In aftermath of health exchange failure, spotlight falls on bad advertising too

If there’s one thing we’ve learned from states that set up their own health care exchanges, it’s that silly advertising doesn’t make a good case for getting health care.

Minnesota, in a short-lived campaign, used Paul Bunyan water skiing into a tree to get people to race to the MNsure website to sign up.

And Oregon? There are no words, really.

Granted the advertising agencies’ goal was to let people know a health care exchange actually existed. But what it didn’t do was answer the obvious question: so what?

When health care was being pushed in Congress, there was no shortage of sad — not to mention, relatable — stories from people who suffered because they didn’t have any. But when it came time to market the state exchanges, those people and those stories disappeared in favor of…..well, there are no words, really.

Maybe the lesson is you can’t sell health care like it’s an Easy Bake Oven.

On his new Daily Show knock-off on HBO, John Oliver skewered the Oregon effort, which has now been shut down. Warning: Obscenities abound. It’s John Oliver, for gosh sakes.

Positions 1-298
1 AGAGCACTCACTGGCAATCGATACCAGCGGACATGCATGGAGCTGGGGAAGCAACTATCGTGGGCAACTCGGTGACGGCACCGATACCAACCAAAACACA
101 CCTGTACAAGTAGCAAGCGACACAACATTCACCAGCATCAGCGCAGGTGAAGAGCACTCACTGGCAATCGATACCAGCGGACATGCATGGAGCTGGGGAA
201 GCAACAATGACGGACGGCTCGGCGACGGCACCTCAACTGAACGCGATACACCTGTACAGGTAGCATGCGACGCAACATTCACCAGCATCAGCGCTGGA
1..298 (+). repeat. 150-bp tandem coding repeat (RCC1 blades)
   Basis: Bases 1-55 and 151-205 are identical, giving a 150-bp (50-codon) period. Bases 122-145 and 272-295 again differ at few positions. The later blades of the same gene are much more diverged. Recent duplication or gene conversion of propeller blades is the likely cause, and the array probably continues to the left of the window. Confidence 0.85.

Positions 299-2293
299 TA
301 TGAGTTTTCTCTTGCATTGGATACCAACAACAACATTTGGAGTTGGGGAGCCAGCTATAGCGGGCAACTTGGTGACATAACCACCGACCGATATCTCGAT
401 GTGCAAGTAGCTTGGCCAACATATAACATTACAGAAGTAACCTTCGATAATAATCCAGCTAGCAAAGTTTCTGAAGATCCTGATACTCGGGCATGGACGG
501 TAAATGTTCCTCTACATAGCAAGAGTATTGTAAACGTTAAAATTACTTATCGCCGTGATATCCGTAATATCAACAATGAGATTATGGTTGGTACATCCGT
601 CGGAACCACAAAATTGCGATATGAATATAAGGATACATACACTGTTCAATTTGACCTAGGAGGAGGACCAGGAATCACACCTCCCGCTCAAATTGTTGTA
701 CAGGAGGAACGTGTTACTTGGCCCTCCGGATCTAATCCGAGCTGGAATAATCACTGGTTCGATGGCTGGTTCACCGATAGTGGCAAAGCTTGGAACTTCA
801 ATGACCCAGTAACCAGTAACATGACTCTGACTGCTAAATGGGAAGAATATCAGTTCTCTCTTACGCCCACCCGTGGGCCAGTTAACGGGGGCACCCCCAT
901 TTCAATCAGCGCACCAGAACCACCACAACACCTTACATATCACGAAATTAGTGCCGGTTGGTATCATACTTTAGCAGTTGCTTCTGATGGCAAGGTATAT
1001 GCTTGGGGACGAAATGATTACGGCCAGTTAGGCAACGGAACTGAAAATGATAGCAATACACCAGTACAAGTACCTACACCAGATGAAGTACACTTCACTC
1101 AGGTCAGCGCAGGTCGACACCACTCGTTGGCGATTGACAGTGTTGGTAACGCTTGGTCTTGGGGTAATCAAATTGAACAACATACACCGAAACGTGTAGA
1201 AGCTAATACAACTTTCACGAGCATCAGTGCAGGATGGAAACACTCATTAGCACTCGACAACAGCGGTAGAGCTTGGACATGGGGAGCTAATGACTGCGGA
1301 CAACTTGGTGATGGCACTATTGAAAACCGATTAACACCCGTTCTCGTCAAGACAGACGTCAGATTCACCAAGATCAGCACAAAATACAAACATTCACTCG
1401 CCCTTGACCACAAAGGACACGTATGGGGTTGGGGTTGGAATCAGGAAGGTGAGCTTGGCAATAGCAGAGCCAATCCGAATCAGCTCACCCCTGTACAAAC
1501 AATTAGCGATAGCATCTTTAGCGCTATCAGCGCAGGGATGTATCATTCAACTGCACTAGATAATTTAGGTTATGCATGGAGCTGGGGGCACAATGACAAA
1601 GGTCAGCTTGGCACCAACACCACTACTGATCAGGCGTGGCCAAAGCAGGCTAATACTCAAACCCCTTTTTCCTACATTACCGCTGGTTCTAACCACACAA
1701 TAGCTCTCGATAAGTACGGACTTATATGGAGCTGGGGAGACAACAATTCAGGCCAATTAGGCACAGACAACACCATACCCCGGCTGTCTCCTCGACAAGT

It was just one ad from the ad agency, though.

In defense of his work, Mark Ray, the chief creative officer of the company that created the ads, didn’t help his cause by claiming it was aimed at mothers, as if shallow nonsense was the only way to do it.

You may also think it’s unfair to single out that particular TV spot from the many different ads we created, this one made specifically to connect with mothers, the primary drivers of health care decisions in the family, and always meant to be but one part of a much bigger whole that would reach all Oregonians, regardless of income, ethnicity or geography.

“I don’t think anyone was ever questioning the effectiveness of the ads,” a commenter responded. “They were questioning the focus. He was saying that Portland is easily seduced, shallow and focused on the wrong things. Good feelings over being thorough.”

Like Minnesota, however, Oregon’s main problem was its website didn’t work. Ray said that’s the reason Oregon has given up.

“I didn’t link the commercials to ACA,” counters a commenter on Willamette Week. “I thought it was a really cute tourism campaign.”

(h/t: AdFreak)